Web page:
There is good news for people suffering from hair loss. In experiments with mouse and human hair follicles, researchers have found that certain existing drugs promote rapid and robust hair growth when directly applied to the skin.
The study raises the possibility that drugs that inhibit the Janus kinase (JAK) family of enzymes could be used to restore hair growth in multiple forms of hair loss such as that induced by male pattern baldness.
"What we have found is promising, though we have not yet shown it is effective for male pattern baldness," said one of the researchers Angela Christiano from Columbia University Medical Centre in the US.
Two JAK inhibitors have been approved by the US Food and Drug Administration (FDA). One is approved for treatment of blood diseases (ruxolitinib) and the other for rheumatoid arthritis (tofacitinib), the study pointed out.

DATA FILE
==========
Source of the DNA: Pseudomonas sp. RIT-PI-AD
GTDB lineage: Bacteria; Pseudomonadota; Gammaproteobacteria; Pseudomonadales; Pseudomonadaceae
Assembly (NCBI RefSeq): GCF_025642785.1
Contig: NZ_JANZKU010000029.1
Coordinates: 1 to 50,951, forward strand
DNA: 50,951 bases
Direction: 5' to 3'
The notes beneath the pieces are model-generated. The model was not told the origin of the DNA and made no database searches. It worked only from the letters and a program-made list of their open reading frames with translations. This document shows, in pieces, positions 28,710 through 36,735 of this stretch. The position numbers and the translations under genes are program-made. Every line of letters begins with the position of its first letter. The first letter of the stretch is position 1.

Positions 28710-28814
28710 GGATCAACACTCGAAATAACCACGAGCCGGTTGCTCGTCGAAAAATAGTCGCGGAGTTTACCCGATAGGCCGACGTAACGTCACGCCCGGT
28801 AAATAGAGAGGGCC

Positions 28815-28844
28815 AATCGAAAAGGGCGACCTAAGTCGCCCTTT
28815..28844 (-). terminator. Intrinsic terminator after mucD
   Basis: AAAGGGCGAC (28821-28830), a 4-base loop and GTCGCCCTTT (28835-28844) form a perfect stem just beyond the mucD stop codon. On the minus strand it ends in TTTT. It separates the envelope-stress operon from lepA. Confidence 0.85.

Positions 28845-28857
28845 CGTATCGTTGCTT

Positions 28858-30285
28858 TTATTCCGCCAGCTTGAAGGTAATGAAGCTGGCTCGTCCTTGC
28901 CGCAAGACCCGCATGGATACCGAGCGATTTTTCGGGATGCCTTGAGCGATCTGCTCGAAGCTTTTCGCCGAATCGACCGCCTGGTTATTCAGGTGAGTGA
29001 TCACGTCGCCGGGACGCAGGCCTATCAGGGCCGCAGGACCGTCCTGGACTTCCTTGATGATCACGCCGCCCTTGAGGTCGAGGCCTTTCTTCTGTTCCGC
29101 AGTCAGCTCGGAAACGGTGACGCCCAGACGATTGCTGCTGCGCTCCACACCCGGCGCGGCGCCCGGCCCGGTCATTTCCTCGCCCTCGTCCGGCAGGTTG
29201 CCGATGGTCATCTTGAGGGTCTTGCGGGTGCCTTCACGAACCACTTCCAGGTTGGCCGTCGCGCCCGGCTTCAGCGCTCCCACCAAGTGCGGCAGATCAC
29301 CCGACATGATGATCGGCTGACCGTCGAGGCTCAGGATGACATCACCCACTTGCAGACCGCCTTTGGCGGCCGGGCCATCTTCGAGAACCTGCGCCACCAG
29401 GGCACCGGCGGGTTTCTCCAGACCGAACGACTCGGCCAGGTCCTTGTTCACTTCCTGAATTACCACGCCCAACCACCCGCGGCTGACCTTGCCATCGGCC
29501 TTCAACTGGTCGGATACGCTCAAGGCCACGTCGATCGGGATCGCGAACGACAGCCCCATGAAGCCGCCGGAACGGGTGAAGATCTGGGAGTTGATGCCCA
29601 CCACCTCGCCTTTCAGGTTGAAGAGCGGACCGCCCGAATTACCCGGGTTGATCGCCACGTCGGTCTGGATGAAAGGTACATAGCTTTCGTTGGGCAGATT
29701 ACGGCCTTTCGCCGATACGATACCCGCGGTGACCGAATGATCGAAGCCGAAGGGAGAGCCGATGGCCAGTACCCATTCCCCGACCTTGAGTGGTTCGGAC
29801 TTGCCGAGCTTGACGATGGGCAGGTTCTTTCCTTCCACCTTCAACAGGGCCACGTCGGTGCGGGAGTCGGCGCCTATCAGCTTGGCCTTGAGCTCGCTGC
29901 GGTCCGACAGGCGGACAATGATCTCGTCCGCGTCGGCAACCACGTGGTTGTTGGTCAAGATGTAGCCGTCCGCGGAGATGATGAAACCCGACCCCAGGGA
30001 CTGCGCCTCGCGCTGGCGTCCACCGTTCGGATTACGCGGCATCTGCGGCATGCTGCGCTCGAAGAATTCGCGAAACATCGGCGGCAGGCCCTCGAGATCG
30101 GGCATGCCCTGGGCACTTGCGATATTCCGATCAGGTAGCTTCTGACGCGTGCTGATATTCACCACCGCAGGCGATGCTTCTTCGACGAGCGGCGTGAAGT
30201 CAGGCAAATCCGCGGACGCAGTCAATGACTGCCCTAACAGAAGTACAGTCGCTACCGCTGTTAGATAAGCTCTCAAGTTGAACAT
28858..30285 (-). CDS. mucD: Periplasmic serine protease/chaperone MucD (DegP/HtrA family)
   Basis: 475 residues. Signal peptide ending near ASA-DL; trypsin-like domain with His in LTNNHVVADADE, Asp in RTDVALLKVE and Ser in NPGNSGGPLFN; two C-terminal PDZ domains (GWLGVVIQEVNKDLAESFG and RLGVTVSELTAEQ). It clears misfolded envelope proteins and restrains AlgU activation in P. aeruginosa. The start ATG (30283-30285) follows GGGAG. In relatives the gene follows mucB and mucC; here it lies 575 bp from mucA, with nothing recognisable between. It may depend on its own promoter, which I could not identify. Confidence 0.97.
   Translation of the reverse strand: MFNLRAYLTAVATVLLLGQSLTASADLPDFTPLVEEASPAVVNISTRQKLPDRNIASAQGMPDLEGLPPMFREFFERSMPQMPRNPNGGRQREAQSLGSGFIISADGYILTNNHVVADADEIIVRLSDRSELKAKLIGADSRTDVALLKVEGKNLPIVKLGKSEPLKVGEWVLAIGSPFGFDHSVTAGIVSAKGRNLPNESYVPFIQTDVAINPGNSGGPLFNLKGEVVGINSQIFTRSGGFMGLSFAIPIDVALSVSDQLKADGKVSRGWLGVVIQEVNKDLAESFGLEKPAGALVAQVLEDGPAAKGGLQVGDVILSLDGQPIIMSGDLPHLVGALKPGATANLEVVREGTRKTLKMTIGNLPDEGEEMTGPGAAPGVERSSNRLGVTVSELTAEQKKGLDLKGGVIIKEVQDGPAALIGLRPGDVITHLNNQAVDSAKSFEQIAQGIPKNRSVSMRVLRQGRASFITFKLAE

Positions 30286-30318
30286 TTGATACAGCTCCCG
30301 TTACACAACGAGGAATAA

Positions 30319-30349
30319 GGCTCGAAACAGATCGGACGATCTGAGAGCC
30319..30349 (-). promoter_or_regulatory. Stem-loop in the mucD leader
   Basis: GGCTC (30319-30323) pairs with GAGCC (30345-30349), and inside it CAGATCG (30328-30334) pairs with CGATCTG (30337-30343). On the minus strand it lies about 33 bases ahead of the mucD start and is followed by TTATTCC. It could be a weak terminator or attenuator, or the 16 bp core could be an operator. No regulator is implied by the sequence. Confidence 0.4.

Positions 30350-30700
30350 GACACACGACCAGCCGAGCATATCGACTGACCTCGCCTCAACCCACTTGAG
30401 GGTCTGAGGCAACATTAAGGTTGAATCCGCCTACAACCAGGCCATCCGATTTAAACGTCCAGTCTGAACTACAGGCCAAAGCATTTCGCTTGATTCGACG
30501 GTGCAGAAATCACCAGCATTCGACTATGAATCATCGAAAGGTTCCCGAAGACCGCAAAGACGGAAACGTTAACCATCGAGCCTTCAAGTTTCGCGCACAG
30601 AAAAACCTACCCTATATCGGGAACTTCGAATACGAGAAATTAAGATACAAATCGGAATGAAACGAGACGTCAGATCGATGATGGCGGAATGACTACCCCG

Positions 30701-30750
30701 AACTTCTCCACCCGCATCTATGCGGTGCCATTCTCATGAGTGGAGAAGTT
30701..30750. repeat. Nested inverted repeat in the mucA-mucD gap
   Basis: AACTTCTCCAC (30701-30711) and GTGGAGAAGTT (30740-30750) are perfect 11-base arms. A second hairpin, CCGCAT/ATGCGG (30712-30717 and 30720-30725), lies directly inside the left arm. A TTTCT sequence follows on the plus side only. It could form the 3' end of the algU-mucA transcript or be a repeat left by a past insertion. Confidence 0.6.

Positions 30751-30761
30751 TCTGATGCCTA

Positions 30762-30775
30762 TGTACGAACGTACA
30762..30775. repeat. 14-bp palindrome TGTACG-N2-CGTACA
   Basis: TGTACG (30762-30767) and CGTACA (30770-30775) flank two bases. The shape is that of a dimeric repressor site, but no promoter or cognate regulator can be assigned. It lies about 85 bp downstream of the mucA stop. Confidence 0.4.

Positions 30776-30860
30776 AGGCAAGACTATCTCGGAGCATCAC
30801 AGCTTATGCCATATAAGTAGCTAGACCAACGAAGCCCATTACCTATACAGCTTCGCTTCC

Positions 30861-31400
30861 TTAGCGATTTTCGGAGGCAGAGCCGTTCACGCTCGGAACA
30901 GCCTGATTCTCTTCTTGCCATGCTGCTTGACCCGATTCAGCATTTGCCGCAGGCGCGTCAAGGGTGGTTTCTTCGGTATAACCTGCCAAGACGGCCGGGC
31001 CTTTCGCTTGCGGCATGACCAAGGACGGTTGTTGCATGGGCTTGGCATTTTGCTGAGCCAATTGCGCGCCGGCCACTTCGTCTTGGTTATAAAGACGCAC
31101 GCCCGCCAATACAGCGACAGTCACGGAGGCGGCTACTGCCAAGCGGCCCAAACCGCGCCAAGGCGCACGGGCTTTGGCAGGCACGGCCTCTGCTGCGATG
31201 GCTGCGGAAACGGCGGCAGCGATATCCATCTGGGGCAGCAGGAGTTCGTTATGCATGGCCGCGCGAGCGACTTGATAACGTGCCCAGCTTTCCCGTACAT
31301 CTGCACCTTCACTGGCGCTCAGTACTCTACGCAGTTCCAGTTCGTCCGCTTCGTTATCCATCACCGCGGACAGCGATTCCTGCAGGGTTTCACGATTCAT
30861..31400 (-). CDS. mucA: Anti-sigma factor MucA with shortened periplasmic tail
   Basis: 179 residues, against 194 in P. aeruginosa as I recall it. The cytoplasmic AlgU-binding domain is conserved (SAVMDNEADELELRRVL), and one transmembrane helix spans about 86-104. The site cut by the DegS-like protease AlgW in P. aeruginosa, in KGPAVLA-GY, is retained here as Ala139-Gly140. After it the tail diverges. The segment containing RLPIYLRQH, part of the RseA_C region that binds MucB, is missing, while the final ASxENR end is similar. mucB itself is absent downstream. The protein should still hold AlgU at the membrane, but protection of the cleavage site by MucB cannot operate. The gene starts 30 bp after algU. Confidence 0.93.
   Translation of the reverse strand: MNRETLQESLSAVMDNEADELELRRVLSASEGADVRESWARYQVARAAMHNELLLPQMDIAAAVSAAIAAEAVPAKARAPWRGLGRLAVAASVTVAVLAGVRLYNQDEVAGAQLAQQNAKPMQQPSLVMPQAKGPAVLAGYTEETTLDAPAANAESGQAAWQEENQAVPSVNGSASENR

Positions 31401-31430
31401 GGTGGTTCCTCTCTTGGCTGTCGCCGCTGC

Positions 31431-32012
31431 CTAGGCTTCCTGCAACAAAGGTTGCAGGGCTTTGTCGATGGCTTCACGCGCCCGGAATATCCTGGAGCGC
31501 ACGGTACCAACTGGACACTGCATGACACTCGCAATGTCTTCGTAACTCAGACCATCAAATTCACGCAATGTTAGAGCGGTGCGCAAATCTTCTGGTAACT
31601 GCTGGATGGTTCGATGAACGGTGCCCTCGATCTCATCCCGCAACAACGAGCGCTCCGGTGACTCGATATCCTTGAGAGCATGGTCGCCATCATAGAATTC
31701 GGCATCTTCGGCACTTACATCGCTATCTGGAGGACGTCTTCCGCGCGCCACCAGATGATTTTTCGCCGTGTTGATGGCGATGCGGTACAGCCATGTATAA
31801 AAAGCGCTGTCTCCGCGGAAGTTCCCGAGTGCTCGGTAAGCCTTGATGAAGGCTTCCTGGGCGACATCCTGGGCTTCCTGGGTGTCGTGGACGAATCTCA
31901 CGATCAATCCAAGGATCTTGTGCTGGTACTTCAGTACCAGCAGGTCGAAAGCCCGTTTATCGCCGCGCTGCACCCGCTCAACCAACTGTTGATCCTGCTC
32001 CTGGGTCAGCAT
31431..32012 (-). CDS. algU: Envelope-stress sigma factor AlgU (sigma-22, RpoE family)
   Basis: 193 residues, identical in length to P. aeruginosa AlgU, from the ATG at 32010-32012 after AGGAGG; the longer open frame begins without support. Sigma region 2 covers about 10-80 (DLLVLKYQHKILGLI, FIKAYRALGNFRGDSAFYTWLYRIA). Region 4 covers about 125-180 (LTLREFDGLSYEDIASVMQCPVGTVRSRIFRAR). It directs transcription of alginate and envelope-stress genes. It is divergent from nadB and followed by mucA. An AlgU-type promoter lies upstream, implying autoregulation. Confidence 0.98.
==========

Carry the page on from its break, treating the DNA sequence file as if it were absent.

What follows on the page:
When the researchers looked at normal mouse hair follicles, they found that JAK inhibitors rapidly awakened resting follicles out of dormancy.
Hair follicles do not produce hair constantly but rather by cycling between resting and growing phases.
JAK inhibitors trigger the follicles' normal reawakening process, the researchers found.
Mice treated for five days with one of two JAK inhibitors sprouted new hair within 10 days, greatly accelerating the hair follicle growth phase.
No hair grew on untreated control mice in the same time period.
The drugs also produce longer hair from human hair follicles grown in culture and on skin grafted onto mice.
"More work needs to be done to test if JAK inhibitors can induce hair growth in humans using formulations specially made for the scalp," Christiano said.
Both the drugs are being tested in clinical trials for the treatment of plaque psoriasis and alopecia areata, an autoimmune disease that causes hair loss, the study said.
The research was published online in the journal Science Advances.